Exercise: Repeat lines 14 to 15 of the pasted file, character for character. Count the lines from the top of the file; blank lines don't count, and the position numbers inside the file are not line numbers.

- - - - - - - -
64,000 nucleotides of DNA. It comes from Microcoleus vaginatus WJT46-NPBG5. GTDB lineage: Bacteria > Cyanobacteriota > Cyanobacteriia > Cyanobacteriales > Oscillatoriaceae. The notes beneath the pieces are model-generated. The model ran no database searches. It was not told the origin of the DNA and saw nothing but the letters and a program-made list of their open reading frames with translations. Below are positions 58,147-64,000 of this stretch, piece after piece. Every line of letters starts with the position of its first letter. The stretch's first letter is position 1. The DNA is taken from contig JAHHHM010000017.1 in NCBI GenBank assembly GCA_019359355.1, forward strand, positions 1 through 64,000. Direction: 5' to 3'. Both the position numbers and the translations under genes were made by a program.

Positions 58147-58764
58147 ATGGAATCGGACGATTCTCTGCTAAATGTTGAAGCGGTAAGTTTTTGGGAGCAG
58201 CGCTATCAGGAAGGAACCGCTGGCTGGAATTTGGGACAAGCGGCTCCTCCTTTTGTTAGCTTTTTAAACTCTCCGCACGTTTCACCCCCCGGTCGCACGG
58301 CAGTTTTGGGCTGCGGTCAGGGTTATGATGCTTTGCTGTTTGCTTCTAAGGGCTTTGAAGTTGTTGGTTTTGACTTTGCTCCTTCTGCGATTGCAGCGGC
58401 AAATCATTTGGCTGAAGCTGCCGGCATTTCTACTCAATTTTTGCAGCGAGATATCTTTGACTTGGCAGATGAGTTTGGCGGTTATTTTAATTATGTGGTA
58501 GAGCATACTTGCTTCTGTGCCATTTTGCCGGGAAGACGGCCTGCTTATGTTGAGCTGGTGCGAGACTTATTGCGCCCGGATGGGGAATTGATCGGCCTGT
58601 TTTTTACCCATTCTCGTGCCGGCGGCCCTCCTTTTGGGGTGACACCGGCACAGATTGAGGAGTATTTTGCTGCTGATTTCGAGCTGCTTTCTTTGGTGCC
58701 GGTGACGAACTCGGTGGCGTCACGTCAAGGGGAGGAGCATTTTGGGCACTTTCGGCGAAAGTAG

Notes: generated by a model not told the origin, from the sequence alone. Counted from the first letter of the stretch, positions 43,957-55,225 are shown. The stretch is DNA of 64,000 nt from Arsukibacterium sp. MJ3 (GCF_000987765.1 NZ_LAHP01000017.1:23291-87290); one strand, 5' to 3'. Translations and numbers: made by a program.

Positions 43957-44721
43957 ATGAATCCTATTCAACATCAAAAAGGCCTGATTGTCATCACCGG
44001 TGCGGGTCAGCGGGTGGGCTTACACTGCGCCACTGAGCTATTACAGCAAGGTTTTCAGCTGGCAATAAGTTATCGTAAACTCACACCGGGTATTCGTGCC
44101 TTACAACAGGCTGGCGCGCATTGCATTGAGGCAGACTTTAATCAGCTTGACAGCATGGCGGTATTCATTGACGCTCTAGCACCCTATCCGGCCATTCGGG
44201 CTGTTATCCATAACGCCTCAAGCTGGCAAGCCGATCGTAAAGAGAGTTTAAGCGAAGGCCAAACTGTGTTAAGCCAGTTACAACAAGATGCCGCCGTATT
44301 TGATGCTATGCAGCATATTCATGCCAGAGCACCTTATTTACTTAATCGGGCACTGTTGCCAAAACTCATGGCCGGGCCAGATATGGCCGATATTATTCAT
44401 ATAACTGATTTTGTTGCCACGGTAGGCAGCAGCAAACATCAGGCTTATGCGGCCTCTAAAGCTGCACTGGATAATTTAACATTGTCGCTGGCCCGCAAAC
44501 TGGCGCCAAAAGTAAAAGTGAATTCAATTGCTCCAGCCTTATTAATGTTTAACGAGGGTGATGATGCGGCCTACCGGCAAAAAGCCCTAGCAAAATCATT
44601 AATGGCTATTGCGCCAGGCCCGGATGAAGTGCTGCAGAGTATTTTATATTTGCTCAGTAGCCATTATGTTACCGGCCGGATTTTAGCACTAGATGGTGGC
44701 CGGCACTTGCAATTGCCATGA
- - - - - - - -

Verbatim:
44101 TTACAACAGGCTGGCGCGCATTGCATTGAGGCAGACTTTAATCAGCTTGACAGCATGGCGGTATTCATTGACGCTCTAGCACCCTATCCGGCCATTCGGG
44201 CTGTTATCCATAACGCCTCAAGCTGGCAAGCCGATCGTAAAGAGAGTTTAAGCGAAGGCCAAACTGTGTTAAGCCAGTTACAACAAGATGCCGCCGTATT